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Suicides at FoxConn Spur Apple, Dell, HP to Look Into Working Conditions

By Katherine Noyes
May 26, 2010 12:02 PM PT

Apple, Dell and HP are all investigating the working conditions at a major Chinese supplier, following a rash of suicides at the plant, including one on Tuesday.

Suicides at FoxConn Spur Apple, Dell, HP to Look Into Working Conditions

Li Hai, a 19-year-old employee at Foxconn Technology Group in Shenzhen, China, took his life on Tuesday after working there just 42 days, the Associated Press reported.

There have reportedly been nine such suicides in addition to two failed attempts this year at Foxconn's Shenzhen factory, which employs 300,000 workers to manufacture laptop computers, motherboards, iPads and iPhones, among other products.

'We Are Investigating'

"Foxconn is a contract manufacturer for Dell, and we are investigating the reports," Dell spokesperson Bob Kaufman told the E-Commerce Times.

"Any reports of poor working conditions in Dell's supply chain are investigated and, if warranted, appropriate action is taken," Kaufman added. "We expect our suppliers to employ the same high standards we do in our own facilities. We enforce these standards through a variety of tools, including the electronics industry code of conduct, business reviews with suppliers, self-assessments and audits."

Similarly, "HP is investigating the Foxconn practices that may be associated with these tragic events," the company said in a statement.

Apple did not respond by press time to the E-Commerce Times' requests for comment.

Lower Than Average

In response to Tuesday's tragedy, Foxconn Chairman Terry Gou apologized for the deaths on Wednesday and opened the massive factory up to reporters.

"We're a company -- we are not a society," Gou said, according to the AP report. "We have a company's abilities to do things, but we don't have a society's abilities."

Foxconn has long come under fire from labor activists, who charge the factory is little more than an electronics sweatshop. The highest-profile suicide there involved a 25-year-old man who killed himself after being interrogated about a missing iPhone prototype, suggesting that working conditions may encourage deadly levels of pressure and strain.

The statistics, however, don't necessarily support that notion, Infectious Greed blogger Paul Kedrosky recently pointed out .

China's suicide rate overall is 13 men and 14.8 women per 100,000 each year, Kedrosky notes, citing World Health Organization data.

Given that Foxconn employs 300,000 at its Shenzhen facility, then, "we should expect somewhere between 39 and 43 suicides a year," he wrote -- a much higher figure, in other words, than the current rate at Foxconn would amount to over the course of a year.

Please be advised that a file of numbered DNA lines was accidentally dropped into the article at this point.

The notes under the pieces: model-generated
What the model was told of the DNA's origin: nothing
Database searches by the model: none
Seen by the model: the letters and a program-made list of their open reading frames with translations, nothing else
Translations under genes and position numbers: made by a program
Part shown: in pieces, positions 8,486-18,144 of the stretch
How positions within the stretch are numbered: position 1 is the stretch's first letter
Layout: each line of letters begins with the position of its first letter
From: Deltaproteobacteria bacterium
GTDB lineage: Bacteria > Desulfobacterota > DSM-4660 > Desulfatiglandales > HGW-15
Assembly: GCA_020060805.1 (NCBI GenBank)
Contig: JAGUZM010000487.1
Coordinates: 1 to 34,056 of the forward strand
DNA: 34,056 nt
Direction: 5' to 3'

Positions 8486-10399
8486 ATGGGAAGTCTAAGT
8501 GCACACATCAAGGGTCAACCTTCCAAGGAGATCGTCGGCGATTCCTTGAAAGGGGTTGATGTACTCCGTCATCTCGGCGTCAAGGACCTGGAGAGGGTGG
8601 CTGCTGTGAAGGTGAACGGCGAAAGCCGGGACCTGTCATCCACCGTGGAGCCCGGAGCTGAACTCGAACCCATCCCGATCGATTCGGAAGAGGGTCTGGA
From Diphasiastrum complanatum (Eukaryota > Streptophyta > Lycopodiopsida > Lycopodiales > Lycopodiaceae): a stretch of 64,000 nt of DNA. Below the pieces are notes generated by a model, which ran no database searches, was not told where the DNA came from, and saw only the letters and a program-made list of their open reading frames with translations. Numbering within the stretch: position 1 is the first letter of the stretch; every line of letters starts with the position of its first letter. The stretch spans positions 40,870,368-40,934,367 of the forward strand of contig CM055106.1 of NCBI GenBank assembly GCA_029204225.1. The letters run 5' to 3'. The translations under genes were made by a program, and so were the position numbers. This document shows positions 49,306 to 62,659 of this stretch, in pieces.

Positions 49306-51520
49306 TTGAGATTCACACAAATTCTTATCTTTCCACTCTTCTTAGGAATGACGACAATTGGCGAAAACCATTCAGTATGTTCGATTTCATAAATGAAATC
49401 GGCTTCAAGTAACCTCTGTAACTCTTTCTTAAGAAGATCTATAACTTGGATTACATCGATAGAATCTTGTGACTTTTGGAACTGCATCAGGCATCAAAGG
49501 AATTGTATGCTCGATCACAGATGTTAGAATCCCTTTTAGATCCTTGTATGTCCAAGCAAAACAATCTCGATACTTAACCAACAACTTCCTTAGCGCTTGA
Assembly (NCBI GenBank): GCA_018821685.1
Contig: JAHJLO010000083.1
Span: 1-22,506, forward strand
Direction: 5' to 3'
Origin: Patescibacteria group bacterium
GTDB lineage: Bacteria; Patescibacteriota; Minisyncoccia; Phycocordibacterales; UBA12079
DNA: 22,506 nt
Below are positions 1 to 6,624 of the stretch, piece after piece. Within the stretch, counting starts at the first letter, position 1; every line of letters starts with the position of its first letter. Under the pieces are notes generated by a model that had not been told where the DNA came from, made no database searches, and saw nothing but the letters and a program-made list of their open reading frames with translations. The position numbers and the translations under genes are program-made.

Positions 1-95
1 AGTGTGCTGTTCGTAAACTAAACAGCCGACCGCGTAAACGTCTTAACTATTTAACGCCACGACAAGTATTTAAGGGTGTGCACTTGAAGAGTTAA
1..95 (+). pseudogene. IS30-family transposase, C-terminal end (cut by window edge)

'Eminently Wise'

Nevertheless, "it's obviously a tragedy when any person decides to take their life," Charles King, principal analyst with Pund-IT, told the E-Commerce Times. "I'm heartened to hear that Apple, HP, Dell and Foxconn itself are cognizant of the tragedy of these deaths and doing everything they can to try to address any work-related issues that might have contributed."

Manufacturing in China "tends to be very opaque," King noted.

Some have suggested that the high levels of secrecy surrounding Apple's products, in particular, have played a role in increasing stress levels and pressure, he pointed out.

"It's eminently wise for the vendors to take a close look at the working conditions there, and to try to determine whether or not the working conditions or issues surrounding the products being developed and built there in any way contributed to those suicides," King opined.

'Potentially Damaging'

Until the investigations begin to produce results, it will be difficult to measure the overall impact of the situation. Still, "as we've seen more and more manufacturing jobs and processes shifted to overseas markets, there are issues around worker safety, livelihood, pay and whether or not underage workers are involved, and those are all points that have come back and bitten many manufacturers in and outside of IT," King said.

"I think the rapidity with which we're seeing the vendors try to address these points is an indication of how potentially damaging negative publicity around worker conditions and health can be for vendors," he concluded. "If they're going to be relying on second and third parties to create and manufacture their products, they really need to stay on top of what's going on at those facilities."


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